The global outbreak of COVID-19 has had a significant negative impact on our daily lives. It has also had a meaningful impact on transaction activity in the U.S. M&A market. What was shaping up to be another record year of M&A volume through February has devolved into an inefficient market with ever-changing conditions that caused a slowdown in deal activity. Despite the disruption, M&A and investing activity in the food and beverage industry experienced less of a slowdown than other sectors as strategic buyers generated cash, private equity funds sought safe categories, and venture capital investors refined their target sub-categories.
Rebound in Packaged Food and Beverage M&A Activity
Operators in the packaged food, beverage, and nutrition category have dealt with new challenges in recent months, such as maintaining their supply chains, ensuring employees are healthy and safe, building working capital, and having adequate access to capital. This chaos led many business owners to accelerate their liquidity timelines and pursue sale transactions this year. This option is available for businesses that held up or grown during the pandemic, many of which primarily sell into the retail and direct-to-consumer channels.
Additional deal flow should come from auction processes that were put on hold in March due to COVID-19 related disruptions. Most buyers at that point became distracted; strategics were focused on managing their businesses, private equity funds prioritized supporting their portfolio companies, and lenders became more conservative. These pressures have subsided as we move further away from the onset of the pandemic and the uncertainty around its impact starts to subside.
Normalized EBITDA, and any adjustments for COVID-19 that can be supported, should become a key topic of negotiation among buyers, sellers, and lenders. Strategic and financial buyers are likely to place higher valuations on businesses in categories that are expected to grow in the coming years, which include private label, center store staples, produce, and other healthy foods, immunity supplements, and plantbased products.
Uptick in Restaurant Bankruptcies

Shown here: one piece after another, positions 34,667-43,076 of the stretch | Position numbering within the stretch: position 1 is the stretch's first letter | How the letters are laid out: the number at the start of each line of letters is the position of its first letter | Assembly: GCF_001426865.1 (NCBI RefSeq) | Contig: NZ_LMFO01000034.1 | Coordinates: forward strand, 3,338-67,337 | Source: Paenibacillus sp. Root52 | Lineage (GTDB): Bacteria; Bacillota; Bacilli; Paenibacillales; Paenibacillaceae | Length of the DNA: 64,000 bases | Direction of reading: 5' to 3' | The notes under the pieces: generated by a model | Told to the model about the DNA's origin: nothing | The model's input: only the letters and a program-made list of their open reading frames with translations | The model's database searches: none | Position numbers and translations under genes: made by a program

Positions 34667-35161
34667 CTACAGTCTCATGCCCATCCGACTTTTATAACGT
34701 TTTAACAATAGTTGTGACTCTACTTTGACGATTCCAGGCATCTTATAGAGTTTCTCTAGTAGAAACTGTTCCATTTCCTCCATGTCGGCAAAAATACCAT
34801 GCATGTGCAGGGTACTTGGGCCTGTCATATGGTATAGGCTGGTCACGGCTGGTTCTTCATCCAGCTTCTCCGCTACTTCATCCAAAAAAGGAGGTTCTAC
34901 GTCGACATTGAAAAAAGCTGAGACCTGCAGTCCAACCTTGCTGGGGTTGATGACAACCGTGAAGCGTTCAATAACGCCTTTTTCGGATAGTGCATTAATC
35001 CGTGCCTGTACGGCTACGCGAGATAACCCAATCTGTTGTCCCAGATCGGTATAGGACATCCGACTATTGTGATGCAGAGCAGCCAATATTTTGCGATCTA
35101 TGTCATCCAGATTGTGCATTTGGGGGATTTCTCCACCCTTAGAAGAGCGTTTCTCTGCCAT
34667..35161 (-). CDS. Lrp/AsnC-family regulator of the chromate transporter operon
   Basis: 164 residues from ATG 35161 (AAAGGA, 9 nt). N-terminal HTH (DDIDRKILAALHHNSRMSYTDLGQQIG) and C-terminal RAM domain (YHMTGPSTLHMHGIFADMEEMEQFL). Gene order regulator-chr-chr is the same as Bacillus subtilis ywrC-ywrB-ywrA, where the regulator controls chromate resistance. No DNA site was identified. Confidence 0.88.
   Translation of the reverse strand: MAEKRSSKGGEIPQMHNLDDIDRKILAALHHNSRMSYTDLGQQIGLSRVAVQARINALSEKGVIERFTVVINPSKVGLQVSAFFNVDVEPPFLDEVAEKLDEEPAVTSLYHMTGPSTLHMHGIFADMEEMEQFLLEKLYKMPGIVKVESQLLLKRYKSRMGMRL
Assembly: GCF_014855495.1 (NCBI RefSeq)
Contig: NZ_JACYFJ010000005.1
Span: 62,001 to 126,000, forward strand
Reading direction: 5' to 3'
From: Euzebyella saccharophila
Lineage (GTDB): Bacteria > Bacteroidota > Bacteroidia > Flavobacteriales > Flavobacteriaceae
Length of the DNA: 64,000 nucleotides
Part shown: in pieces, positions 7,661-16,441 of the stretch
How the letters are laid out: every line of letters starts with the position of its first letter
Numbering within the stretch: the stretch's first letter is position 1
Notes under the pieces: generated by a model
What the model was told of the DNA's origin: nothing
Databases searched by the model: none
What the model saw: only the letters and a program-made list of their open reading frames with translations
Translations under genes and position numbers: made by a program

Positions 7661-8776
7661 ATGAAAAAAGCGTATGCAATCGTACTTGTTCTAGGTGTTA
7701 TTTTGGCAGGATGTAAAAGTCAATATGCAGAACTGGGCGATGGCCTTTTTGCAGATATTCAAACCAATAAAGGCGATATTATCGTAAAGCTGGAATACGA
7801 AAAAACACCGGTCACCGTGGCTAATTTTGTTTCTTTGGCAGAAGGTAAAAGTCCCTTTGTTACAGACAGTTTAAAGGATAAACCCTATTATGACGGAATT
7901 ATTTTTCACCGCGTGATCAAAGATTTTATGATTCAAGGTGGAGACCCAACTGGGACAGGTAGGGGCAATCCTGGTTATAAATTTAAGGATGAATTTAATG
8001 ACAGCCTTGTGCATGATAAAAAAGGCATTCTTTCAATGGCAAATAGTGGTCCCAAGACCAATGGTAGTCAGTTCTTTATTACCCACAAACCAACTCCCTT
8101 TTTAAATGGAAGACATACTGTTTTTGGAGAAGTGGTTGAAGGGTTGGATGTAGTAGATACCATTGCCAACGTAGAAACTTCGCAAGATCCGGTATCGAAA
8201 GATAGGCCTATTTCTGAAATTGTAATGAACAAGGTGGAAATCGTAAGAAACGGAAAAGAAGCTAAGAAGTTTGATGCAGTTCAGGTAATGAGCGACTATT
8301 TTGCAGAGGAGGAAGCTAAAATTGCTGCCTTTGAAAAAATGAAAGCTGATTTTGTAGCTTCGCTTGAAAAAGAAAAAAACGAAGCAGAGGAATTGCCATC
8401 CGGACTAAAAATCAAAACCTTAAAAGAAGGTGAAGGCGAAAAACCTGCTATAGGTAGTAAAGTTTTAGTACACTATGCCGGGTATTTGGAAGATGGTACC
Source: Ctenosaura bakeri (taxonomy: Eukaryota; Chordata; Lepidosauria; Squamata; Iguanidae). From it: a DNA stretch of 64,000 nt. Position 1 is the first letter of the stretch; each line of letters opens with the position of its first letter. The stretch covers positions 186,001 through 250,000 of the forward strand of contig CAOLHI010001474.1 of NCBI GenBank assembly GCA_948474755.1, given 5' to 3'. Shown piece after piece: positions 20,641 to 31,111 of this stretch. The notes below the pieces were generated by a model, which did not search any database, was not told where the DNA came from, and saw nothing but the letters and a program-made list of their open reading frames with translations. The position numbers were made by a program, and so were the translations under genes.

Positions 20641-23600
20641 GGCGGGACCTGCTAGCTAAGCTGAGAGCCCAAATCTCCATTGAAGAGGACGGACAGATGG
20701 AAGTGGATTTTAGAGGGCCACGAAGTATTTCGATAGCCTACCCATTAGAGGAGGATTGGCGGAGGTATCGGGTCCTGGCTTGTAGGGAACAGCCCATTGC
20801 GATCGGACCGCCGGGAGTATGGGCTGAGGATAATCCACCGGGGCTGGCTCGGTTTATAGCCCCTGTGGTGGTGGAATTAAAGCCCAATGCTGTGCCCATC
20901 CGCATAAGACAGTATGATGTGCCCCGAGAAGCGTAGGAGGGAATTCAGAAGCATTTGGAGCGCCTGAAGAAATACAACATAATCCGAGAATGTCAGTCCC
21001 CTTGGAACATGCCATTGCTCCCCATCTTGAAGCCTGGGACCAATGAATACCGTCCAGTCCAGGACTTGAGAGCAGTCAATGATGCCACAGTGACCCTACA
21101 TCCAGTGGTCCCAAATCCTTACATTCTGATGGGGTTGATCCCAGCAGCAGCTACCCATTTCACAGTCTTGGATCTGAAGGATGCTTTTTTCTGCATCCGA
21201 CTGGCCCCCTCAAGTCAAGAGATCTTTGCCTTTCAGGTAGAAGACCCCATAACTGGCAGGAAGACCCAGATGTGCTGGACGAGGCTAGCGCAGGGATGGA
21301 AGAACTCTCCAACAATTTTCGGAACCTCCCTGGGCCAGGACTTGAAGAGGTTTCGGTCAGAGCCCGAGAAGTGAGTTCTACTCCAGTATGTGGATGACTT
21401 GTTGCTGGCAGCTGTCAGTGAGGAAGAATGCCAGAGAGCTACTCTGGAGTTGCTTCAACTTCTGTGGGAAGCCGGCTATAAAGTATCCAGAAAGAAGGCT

The foodservice channel has continued to struggle as consumers remain hesitant about returning to dining out en masse. Recent increases in infection rates have delayed the recovery of most restaurant operators and foodservice suppliers. A recent survey by Acosta Inc. found that 12% of consumers plan to dine in a restaurant immediately and almost 70% plan to wait a month or longer.
At the onset of the pandemic, most lenders, landlords, and vendors to restaurant companies were supportive of restaurants’ inability to service their obligations. Many of these creditors have now not been paid in full for several months and are not willing to negotiate payment plans with restaurants. This could lead to more restaurant operators and foodservice suppliers seeking bankruptcy protection to gain leverage in these negotiations.
While many debtors emerge from bankruptcy cases with restructured obligations, certain businesses pursue sale transactions as part of their cases to provide creditors with maximum recovery. This may create acquisition opportunities for strategics and distressed financial buyers at attractive prices.
Stronger Venture Capital Interest
Small brands in the packaged food, beverage, and nutrition category have navigated the pandemic with difficulty. Many struggled with delayed launches for new products, massive supply chain disruptions, and challenges in supporting online sales, leading companies to require a greater amount of capital to make up for lost sales and increased expenses.
Fortunately, many of these companies were able to take advantage of the Paycheck Protection Program and other temporary government assistance programs to weather the storm over the past few months.
However, some of these funds must be paid back and additional capital will be required to drive growth. This could lead to the completion of a growing number of venture capital and growth equity rounds later this year. Investors have been closely monitoring changes in consumer behavior through the pandemic and refined their investment around several categories, including online grocery, plantbased foods, novel ingredients, agriculture technology, and immunity supplements. Companies in these categories are likely to see robust valuations.
Unlike in pre-COVID-19 periods, investor diligence will have an increased focus on supply chain strength, direct-to-consumer presence or capabilities, sell-through data over the past few months, and profitability.
Corporate venture funds should be active participants in investment rounds, particularly for direct-to-consumer concepts, as a result of cash they harvested over the past few months.
By Farzad Mukhi, CFA, investment banking director at Duff & Phelps Securities. Reach him at firstname.lastname@example.org.
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